With a lifetime mortgage, you take out a loan secured on your home which does not need to be repaid until you die or go into long-term care. It frees up some of the wealth you have tied up in your home and you can still continue to live there.
- How does a lifetime mortgage work?
- Types of lifetime mortgages
- Is it right for you?
- What does it cost?
- Questions to ask your adviser when considering a lifetime mortgage
How does a lifetime mortgage work?
A lifetime mortgage is when you borrow money secured against your home, provided it is your main residence, while retaining ownership.
You can choose to ring-fence some of the value of your property as an inheritance for your family.
Additionally, some providers might be able to offer larger sums to those with certain medical conditions, or even ‘lifestyle factors’ such as a smoking habit.
The home still belongs to you and you’re responsible for maintaining it.
Interest is charged on what you have borrowed, which can be repaid or added on to the total loan amount.
When you die or move into long-term care, the home is sold and the money from the sale is used to pay off the loan.
Anything left goes to your beneficiaries. If your estate can pay off the mortgage without having to sell the property they can do so.
If there is not enough money left from the sale, your beneficiaries would have to repay any extra above the value of your home from your estate.
To guard against this, most lifetime mortgages offer a no-negative-equity guarantee (Equity Release Council standard).
With this guarantee the lender promises that you (or your beneficiaries) will never have to pay back more than the value of your home.
This is the case even if the debt has become larger than the property value.
Types of lifetime mortgages
There are two different types with different costs you can choose from:
- An interest roll-up mortgage - you get a lump sum or are paid a regular amount, and get charged interest which is added to the loan. This means you don’t have to make any regular payments. The amount you borrowed, including the rolled-up interest, is repaid at the end of your mortgage term when your home is sold.
- An interest-paying mortgage - you get a lump sum and make either monthly or ad-hoc payments. This reduces, or stops, the impact of interest roll-up. Some plans also allow you to pay off capital, if you so wish. The amount you borrowed is repaid when your home is sold at the end of your mortgage term.
Lump sum or income?
When taking out a lifetime mortgage, you can choose to borrow a lump sum at the start or an initial lower loan amount with the option of a drawdown facility.
The flexible or drawdown facility is suitable if you want to take regular or occasional small amounts, perhaps to top up your income.
Rather than one big loan, as it means you only pay interest on the money you actually need.
Is it right for you?
It depends on your age and circumstances.
Here are some factors to consider:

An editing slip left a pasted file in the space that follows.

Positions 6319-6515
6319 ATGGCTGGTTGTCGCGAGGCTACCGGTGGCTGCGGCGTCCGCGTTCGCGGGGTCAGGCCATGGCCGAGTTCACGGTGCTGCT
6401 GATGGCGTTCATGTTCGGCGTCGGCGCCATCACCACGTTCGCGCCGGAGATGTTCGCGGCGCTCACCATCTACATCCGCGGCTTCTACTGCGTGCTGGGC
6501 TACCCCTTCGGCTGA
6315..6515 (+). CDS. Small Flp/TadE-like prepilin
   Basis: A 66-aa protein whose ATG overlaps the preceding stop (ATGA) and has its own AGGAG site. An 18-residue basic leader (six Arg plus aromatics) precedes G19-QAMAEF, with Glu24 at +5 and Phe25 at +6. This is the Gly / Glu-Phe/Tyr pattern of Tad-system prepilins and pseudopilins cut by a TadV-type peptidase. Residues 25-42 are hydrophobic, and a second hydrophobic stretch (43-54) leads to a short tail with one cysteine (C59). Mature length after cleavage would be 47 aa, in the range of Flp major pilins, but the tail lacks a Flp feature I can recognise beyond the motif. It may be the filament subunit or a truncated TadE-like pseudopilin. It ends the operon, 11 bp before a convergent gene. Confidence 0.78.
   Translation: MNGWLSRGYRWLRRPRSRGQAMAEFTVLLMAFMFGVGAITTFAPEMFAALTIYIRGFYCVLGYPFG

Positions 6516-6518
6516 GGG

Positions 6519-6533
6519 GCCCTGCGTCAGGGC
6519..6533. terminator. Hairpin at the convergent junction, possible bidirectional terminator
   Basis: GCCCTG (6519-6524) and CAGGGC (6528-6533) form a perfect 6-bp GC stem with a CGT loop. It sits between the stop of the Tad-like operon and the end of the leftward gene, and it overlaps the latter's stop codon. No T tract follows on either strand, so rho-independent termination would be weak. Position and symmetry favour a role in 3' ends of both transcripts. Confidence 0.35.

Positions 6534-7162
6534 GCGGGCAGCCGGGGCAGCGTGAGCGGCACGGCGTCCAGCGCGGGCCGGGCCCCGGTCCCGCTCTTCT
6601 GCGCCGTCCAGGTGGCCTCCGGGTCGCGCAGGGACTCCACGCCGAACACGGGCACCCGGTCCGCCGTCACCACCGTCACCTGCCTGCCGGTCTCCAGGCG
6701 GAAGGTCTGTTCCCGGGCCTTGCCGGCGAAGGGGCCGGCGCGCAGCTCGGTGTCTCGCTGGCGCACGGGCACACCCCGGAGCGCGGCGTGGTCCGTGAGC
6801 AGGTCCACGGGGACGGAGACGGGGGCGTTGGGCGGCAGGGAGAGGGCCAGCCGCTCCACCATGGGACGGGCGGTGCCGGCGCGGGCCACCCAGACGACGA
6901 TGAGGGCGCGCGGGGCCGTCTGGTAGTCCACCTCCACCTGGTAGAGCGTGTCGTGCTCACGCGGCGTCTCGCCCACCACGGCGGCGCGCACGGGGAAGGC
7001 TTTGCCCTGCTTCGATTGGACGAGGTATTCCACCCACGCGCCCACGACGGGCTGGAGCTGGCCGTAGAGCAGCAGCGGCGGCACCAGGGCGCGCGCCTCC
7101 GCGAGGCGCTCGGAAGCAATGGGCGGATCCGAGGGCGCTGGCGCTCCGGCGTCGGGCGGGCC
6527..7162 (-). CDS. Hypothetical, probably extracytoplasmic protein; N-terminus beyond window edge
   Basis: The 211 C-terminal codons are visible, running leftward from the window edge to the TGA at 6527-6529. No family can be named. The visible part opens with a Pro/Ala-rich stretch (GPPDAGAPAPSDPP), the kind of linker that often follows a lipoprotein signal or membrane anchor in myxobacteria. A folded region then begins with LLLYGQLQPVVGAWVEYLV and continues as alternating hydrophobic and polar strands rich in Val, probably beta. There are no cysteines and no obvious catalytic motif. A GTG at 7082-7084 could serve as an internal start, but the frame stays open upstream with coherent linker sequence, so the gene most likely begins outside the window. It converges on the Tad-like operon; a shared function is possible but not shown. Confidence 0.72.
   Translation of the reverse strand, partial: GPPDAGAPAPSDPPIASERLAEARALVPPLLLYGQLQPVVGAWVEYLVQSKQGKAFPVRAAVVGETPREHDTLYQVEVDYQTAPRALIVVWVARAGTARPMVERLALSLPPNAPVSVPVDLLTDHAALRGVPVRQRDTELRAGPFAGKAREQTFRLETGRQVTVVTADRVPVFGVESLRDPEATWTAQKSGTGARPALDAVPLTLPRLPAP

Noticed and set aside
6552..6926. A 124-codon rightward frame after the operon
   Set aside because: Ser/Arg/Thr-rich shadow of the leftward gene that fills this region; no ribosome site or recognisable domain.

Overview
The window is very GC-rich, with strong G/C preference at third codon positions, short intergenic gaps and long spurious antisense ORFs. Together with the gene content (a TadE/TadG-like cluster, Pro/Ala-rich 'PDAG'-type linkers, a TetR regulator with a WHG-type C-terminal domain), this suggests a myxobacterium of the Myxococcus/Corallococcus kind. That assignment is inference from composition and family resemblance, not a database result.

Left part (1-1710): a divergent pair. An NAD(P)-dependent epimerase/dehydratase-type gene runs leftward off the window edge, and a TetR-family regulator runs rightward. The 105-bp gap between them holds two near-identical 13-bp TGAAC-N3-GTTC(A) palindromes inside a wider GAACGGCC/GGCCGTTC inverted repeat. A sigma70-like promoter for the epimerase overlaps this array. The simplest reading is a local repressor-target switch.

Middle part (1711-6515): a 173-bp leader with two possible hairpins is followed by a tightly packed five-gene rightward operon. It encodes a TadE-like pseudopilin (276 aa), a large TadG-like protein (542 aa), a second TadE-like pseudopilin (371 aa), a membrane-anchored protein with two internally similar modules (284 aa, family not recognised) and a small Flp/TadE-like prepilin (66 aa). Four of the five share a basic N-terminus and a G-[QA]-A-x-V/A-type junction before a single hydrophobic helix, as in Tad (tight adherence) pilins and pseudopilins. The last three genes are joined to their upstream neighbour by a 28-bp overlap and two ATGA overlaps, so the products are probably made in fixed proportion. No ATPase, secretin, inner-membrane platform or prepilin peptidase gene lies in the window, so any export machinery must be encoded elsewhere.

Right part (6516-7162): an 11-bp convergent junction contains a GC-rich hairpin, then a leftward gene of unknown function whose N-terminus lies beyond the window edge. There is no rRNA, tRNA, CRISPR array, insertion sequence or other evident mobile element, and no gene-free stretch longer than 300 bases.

- It might affect what you leave as an inheritance.
- With an interest roll-up mortgage the total amount you owe can grow quickly. Eventually this might mean that you owe more than the value of your home, unless your mortgage has a no-negative-equity guarantee (Equity Release Council standard). Make sure your mortgage includes such a guarantee.
- A mortgage with variable interest rates might not be suitable because the interest rate might rise significantly. However, one of the Equity Release Council standards states that if the interest rate is variable there is an upper-limit ‘cap’.
- It might affect your tax position and entitlement to means-tested benefits. Lenders will expect you to keep your home in good condition within the framework of reasonable maintenance.
Lenders will expect you to keep your home in good condition. You might need to set aside some money to do this.
If this could be a problem, an equity release scheme might not be suitable for you.
What does it cost?
Make sure you are aware of all the costs before going ahead.
You might have to pay:
- Buildings Insurance.
- Legal fees and valuation fees.
- An arrangement fee to the lender for the product.
- A fee to an adviser for their advice and helping you set up the scheme.
- A completion fee, which can be paid at the point of completion or added to your mortgage.
These costs might add up to between £1,500-£3,000. There might be extra costs for paying off your loan early, known as ‘early repayment charges’.
So you will have to make as sure as possible that an equity release plan is right for you.
Questions to ask your adviser when considering a lifetime mortgage
Always ask questions if anything isn’t clear.
Here are some important questions:
- Can you transfer the scheme if you move home?
- What happens if you die soon after taking out the scheme?
- How would the scheme affect your state or local authority benefits?
- Would you qualify for a grant to help you pay for home repairs or alterations?
- What fees are payable if you decide to repay the loan, say after three years?
- What conditions does the scheme put on you when you carry on living in the home?
- What happens if you end up owing more than the home is worth? (Many providers now provide a no-negative equity guarantee.)